Friday, September 25, 2015

Much Ado About Nothing

The latest fast food controversy involves Chipotle’s new advertising campaign announcing that virtually all its items would be free of genetically modified ingredients and antibiotics.  CBS reports that the non-profit Center for Consumer Freedom “launched a campaign last month asserting Chipotle's ‘G-M-Over It,’ campaign is misleading,” because their fast food can lead to obesity.  The counter argument shows pictures of morbidly obese people as examples of what can happen.

The company responds that they are sincere about their commitment, but sincerity is not the same as telling the truth.  You can sincerely believe the world is flat, but that doesn’t make it so.  Reporters side with the company, pointing out that the critic has been sponsored by tobacco and food companies in previous campaigns, that some of those campaign “targets have included unions, the Humane Society and Mothers Against Drunk Driving;” but questionable associations, possible conflicts of interest or just having an ax to grind might imply, but does not necessarily prove, falsehood.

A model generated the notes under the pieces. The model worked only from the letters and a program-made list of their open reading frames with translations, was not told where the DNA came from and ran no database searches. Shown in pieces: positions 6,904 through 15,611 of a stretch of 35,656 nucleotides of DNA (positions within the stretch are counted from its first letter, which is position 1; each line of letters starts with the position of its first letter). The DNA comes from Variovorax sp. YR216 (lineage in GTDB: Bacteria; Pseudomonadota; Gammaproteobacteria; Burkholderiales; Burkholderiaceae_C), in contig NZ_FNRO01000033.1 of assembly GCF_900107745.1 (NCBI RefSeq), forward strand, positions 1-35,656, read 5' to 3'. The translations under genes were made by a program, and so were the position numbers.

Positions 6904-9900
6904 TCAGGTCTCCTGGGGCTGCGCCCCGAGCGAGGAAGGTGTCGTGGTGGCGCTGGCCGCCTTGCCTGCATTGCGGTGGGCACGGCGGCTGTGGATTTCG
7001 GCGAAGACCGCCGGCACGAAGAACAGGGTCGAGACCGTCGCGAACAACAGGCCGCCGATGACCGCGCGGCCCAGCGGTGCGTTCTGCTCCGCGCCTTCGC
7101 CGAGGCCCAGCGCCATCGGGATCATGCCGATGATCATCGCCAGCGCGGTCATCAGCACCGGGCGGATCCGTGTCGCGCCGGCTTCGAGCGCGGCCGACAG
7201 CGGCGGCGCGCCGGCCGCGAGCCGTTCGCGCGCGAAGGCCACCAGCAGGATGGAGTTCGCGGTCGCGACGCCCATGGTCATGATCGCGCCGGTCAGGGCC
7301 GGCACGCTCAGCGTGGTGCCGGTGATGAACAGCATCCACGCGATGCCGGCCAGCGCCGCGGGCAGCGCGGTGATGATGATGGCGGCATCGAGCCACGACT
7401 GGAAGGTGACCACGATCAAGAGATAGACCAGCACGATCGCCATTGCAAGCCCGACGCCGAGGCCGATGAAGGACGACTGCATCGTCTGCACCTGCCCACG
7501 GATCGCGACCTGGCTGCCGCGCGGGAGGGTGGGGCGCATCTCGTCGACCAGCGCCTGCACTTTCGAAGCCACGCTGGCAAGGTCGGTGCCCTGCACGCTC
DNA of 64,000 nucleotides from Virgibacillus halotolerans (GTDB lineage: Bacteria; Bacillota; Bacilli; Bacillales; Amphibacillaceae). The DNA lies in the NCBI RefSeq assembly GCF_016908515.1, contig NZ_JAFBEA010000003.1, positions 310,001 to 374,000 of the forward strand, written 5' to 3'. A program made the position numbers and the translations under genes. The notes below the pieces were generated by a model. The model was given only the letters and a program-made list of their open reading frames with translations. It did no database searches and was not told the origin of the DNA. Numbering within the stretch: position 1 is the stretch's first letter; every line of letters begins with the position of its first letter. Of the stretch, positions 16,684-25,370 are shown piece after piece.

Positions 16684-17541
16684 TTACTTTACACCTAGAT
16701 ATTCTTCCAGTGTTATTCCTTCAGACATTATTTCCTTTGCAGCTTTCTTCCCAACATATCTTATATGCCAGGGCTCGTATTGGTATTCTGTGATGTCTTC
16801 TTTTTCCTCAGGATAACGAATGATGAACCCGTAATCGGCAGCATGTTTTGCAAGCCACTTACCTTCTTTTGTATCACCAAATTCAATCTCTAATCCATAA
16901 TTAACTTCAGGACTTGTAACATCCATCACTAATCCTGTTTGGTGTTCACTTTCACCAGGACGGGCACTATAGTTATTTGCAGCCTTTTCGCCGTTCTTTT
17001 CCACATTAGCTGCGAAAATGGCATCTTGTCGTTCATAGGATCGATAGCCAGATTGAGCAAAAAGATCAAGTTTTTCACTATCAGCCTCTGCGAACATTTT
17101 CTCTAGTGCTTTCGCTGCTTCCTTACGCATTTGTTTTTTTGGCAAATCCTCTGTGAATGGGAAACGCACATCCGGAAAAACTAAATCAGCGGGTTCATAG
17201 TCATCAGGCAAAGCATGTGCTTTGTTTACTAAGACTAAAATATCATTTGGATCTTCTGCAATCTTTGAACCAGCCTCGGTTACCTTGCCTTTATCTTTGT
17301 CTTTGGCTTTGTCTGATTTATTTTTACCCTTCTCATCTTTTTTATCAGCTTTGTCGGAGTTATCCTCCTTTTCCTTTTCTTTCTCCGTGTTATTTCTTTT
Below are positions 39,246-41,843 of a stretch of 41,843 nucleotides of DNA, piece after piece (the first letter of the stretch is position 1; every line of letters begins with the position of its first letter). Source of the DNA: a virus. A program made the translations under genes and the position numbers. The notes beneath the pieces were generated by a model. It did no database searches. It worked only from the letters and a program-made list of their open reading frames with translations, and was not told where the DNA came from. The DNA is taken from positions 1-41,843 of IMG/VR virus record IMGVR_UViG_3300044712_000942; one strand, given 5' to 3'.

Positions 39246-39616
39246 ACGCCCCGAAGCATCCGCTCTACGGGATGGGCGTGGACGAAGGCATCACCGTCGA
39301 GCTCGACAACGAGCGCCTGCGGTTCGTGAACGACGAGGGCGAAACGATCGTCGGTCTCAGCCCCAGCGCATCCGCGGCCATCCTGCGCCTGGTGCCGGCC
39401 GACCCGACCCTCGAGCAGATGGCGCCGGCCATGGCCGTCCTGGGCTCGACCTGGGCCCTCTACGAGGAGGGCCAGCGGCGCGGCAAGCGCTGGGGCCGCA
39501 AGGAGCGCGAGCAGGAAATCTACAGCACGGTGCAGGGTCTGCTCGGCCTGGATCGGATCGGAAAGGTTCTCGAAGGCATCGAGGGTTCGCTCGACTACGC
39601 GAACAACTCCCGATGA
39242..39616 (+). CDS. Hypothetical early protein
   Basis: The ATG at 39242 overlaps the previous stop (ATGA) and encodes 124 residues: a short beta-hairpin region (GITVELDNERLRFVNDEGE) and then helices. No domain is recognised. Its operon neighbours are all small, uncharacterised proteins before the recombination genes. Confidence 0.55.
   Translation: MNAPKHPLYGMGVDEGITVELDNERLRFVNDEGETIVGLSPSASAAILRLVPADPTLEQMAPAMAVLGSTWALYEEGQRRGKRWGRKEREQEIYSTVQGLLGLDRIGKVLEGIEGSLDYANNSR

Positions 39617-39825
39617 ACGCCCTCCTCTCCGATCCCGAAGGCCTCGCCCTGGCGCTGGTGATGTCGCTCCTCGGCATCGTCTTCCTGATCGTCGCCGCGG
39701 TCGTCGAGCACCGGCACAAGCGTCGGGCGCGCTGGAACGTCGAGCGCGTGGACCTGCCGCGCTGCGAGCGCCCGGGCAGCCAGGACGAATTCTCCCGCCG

First, despite trying to dress it up with catchy advertising as a healthy alternative, no fast food is really the healthiest choice.  On the other hand, it may lead to, but is not responsible for obesity – behavior is responsible for obesity in almost every case.

Second, what they are fighting about is beliefs and not facts.  GMOs have never been shown to be dangerous or even unhealthy.  Genetic modification has happened in nature for thousands of years, sometimes randomly and sometimes directed by humans and today it also happens in the laboratory.  I have provided details with sound references to back this up several times in the past (Genetic Engineering and More on the GMO Panic and Food Paranoia).

Experts agree.  Last spring, ten doctors from various institutions sent a letter to Columbia's dean of medicine calling for the dismissal of Dr. Oz from the staff.  The letter read in part:  “Dr. Oz has repeatedly shown disdain for science and for evidence-based medicine, as well as baseless and relentless opposition to the genetic engineering of food crops."

So Chipotle tries to lure in customers based on unfounded beliefs that avoiding GMOs will somehow make what is essentially fast food healthier.  The company is counting on the fact that unlike beliefs in Santa Claus or the Easter Bunny, people will not grow out of this one.  They are, after all, sincere.

This reminds me of a story I heard in the Seventies from some college students who would mix chocolate milk in the dorm cafeteria with skim milk rationalizing that the low calories of one would offset the less healthy effects of the other, but still deliver the chocolate taste.  At least this had some logical backing.  Trying to rationalize indulging in fast food with the promise of some mythical non-GMO benefit does not even live up to that questionable standard.  So what are they fighting about?

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